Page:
When referring to the association between QoL in patients with diabetes and treatment regimen, it was found that the QoL decreases as the treatment regimen advances, being perceived as best when they only had a diet and exercise program, having less diabetes-related worries than patients taking oral medication, whereas those taking insulin reported more burden of illness and less treatment satisfaction than those controlling their glucose levels orally or by diet and exercise alone.27
The strength of this study lies in the fact that it is the only one that addresses the QoL in diabetic patients in Romania. Although such studies exist elsewhere, we must keep in mind the particularities of the Romanian population in what culture, tradition, education, health, and socioeconomic status are regarded. The results of this study are based on a large patient cohort, one that very well comprises the characteristics of the diabetic population in Romania, thus being a very representative pool.
The limitative character of this study is rendered by the transversal manner in which the evaluation of glycemic control was made: altering of QoL in respect to glycemic control might necessitate a longer timespan than 3 months, which is the period comprised by our analyzing of HbA1c.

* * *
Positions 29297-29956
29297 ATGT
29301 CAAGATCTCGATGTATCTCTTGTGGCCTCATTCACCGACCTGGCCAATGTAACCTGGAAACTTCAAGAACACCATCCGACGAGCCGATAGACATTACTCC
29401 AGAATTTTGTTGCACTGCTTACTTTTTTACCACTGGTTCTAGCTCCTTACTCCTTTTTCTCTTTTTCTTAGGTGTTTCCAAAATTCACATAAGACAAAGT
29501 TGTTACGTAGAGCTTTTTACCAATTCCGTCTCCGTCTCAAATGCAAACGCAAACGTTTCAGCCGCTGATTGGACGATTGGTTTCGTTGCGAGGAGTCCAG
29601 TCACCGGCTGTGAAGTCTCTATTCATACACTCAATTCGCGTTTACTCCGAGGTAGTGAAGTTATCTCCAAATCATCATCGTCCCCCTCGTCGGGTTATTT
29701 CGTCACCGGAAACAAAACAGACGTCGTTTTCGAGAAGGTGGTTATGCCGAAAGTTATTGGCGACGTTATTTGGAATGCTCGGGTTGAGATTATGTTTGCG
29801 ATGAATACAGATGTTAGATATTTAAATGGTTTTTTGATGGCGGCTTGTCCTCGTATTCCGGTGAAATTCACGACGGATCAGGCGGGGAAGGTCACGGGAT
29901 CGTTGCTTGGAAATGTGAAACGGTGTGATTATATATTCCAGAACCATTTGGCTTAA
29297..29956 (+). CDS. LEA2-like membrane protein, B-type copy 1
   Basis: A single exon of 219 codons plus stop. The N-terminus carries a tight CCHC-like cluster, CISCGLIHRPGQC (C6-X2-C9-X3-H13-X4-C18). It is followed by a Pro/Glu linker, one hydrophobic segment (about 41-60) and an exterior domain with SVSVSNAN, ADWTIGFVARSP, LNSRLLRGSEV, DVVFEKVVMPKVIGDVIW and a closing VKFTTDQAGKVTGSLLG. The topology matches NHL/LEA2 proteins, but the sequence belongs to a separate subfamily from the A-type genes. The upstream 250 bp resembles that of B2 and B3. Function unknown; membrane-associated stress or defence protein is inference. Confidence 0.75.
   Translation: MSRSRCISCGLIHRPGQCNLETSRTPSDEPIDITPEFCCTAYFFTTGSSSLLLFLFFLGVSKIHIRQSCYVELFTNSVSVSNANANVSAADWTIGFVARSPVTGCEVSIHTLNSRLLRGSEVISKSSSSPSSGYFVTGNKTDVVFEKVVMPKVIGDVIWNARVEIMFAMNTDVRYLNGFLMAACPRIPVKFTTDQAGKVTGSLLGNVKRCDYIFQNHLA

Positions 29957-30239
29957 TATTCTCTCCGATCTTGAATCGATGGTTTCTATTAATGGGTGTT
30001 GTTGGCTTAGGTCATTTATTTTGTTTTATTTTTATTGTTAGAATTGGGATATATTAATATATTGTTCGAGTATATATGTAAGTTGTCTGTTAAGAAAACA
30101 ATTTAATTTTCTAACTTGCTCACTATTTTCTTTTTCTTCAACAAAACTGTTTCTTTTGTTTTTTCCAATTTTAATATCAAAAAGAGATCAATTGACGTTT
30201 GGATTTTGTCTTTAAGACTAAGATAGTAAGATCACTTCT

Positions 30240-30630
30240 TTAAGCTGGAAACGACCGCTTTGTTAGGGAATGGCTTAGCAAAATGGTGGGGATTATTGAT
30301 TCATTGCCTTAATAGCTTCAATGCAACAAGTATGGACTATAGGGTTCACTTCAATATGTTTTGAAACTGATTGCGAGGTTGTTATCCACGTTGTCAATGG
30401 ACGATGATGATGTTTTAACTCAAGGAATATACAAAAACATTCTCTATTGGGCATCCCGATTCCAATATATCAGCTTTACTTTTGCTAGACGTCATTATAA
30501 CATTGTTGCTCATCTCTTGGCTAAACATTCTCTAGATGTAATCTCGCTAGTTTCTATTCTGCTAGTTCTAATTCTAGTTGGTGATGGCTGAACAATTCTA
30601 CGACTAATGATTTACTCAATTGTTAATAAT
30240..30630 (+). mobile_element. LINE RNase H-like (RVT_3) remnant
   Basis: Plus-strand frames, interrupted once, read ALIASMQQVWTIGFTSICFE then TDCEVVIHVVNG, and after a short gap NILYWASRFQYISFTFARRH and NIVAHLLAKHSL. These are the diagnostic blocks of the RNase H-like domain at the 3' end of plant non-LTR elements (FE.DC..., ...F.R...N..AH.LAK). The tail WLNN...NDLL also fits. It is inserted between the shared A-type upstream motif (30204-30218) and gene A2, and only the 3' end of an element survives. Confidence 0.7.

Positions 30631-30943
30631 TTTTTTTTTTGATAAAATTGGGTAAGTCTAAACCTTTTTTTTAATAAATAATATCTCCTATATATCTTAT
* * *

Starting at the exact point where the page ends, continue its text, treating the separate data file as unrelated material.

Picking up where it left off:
The number of complications has also been reported as a strong predictor of QoL in a population of diabetic patients by Trief et al,28 while Jacobson et al noted that the greater the severity of complications, the lower scores on all QoL scales,27 these results being in accord with our findings.
The authors’ findings are mixed regarding the relation between the QoL and duration of diabetes. While several studies have found that a decreased QoL was associated with an increased duration of diabetes,29 others as ourselves have found no relevant association between the two. Peyrot and Rubin found no notable association between diabetes duration and depression in those with both T1DM and T2DM,24 nor did a Swedish study on type 2 diabetes patients, whose evaluations were done using scores on Bradley’s well-being or treatment satisfaction questionnaires.30